If you ask me…
- Tom Holehan


Adorable. It’s an adjective I don’t often use in reviewing, but it immediately comes to mind when considering the ample charms of “Altar Boyz”, the delightful off-Broadway musical currently spending the summer at the Long Wharf Theatre. Warm weather pocket musicals aren’t any more infectious or smile-inducing than this charmer – trust me.

Like “Nunsense” in Backstreet Boys garb, “Altar Boyz” is the name of the fictional Christian rock boy band that features five young men – four true-believers and Abraham, the token Jewish lad – who have hit the road for Jesus in a merry mission that saves souls while singing their hearts out. How this is accomplished in the breezy 90 minute concert musical format is a lot of fun and the specific “plot” of “Altar Boyz” will not be revealed here. Suffice it to say that Kevin Del Aguila’s clever book with Gary Adler and Michael Patrick Walker’s witty lyrics provide the gentlest of subversive satire and remains good clean fun for church groups everywhere. If “Nunsense” could prove a money machine for theatres across the country, the same should be true for this very pleasing confection. (Let’s only hope it doesn’t follow the “Nunsense” handbook and spawn a parade of weak and silly sequels. “Altar Girlz”? “Altar Boyz in Vegas”? Heaven help us!)

The quintet of singers assembled for “Altar Boyz” each has his own distinct personality with Tim Dolan and Andrew Quintero garnering big laughs as the Jewish and Puerto Rican singers respectively. Also very funny is Anton Fero playing a tough street kid whose various dance moves are simply electric. Philip Drennen proves an ideal dreamboat leader of the group especially singing his hilarious paean to abstinence, “Girl You Make Me Wanna Wait”. And Dan Scott, as a closeted but joyful homosexual, provides some kind of miracle late in the evening with a song that manages to foster both gay pride and Catholicism. Rest assured, however, that nothing in “Altar Boyz” ever seems sacrilegious or demeaning. There is an easy flow of laughter throughout the proceedings and this ensemble is just too full of good will and boundless enthusiasm to ever be mean-spirited.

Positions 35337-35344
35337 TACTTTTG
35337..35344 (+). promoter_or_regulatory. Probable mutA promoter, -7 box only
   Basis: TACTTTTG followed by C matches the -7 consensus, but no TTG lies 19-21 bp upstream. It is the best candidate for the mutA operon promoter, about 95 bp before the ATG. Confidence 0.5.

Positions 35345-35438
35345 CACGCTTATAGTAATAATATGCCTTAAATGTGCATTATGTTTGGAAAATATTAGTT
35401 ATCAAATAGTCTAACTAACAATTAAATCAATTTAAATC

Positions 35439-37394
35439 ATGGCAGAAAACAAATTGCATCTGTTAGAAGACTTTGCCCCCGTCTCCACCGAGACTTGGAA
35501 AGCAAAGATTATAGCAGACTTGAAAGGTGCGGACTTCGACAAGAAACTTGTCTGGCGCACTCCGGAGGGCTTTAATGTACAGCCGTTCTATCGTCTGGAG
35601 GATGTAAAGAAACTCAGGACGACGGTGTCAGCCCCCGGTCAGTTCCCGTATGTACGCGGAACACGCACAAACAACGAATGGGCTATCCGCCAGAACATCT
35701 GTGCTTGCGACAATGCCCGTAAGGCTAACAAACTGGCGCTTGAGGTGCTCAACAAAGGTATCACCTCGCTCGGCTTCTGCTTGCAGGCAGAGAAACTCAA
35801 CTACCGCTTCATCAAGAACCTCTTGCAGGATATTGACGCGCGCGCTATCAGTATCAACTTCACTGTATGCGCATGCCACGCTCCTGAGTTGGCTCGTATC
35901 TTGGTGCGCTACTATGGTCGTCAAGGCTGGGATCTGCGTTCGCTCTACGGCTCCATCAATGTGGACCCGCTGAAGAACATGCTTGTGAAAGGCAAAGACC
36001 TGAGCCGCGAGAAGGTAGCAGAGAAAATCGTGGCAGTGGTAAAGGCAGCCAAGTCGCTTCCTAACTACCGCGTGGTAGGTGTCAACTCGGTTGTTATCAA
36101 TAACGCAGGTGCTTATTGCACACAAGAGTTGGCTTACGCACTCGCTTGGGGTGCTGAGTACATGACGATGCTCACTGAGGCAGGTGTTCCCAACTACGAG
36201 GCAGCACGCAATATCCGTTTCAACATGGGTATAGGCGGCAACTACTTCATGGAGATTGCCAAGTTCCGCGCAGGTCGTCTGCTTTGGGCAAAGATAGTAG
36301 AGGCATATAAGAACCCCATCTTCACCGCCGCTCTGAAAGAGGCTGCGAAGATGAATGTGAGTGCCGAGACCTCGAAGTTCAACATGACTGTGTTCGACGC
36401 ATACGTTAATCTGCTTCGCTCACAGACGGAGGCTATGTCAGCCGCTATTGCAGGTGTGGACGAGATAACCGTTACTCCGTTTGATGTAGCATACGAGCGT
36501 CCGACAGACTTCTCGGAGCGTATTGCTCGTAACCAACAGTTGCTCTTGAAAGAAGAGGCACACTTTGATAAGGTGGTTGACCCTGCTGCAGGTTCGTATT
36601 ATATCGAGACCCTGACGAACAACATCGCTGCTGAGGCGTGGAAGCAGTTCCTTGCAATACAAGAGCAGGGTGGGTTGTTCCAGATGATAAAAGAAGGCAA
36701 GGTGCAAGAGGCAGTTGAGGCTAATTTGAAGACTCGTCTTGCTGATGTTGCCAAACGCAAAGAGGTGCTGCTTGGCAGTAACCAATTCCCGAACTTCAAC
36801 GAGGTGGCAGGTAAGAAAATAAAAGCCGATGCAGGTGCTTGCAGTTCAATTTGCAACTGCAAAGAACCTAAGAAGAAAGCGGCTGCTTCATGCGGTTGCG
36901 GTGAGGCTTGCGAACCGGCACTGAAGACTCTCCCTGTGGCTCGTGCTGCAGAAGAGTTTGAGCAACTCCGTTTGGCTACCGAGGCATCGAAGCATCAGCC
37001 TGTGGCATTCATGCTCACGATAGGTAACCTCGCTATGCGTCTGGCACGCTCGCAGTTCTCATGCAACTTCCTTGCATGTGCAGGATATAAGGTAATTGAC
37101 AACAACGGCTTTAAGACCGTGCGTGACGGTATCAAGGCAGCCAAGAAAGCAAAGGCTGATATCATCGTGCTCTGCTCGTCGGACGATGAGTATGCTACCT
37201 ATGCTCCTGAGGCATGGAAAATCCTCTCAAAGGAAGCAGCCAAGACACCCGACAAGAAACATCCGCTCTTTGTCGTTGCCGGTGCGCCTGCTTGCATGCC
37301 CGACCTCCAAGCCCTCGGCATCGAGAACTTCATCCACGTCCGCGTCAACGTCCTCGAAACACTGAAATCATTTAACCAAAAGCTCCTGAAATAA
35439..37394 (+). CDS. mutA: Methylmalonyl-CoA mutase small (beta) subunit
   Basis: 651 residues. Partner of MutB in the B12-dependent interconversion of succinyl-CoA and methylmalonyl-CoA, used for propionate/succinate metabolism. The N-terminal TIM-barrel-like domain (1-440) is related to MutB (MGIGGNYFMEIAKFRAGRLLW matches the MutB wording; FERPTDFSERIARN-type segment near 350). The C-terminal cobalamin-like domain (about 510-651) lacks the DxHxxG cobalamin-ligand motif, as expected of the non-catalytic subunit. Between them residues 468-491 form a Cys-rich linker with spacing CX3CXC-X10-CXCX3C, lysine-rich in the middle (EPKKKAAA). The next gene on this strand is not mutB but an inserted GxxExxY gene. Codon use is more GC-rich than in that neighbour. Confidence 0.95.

One caveat: there are times when the talented four piece combo – nicely conducted by Lee Harris – drowns out some of the voices smothering those delicious lyrics in the process. In retrospect, the whole show may have worked better in Long Wharf’s intimate Stage II but a kindred spirit – “Late Nite Catechism” – has already taken up residence there this summer. Wouldn’t it be terrific for the Boyz to visit Sister some evening?

I was disappointed to witness a surprisingly sparse crowd in attendance the night I caught “Altar Boyz”. One hopes that once “the word” spreads, theatergoers of every denomination will descend upon the Long Wharf chapel. This is truly heaven-sent entertainment.

“Altar Boyz” continues at New Haven’s Long Wharf Theatre through September 13th. For further information and ticket reservations call 203.787.4282 or visit: www.longwharf.org.

Tom Holehan is co-founder of the Connecticut Critics Circle and Artistic Director of Stratford’s Square One Theatre Company. He welcomes comments at: tom@stratford.lib.ct.us. His reviews and other theatre information can be found on the Connecticut Critics Circle website: www.ctcritics.org.

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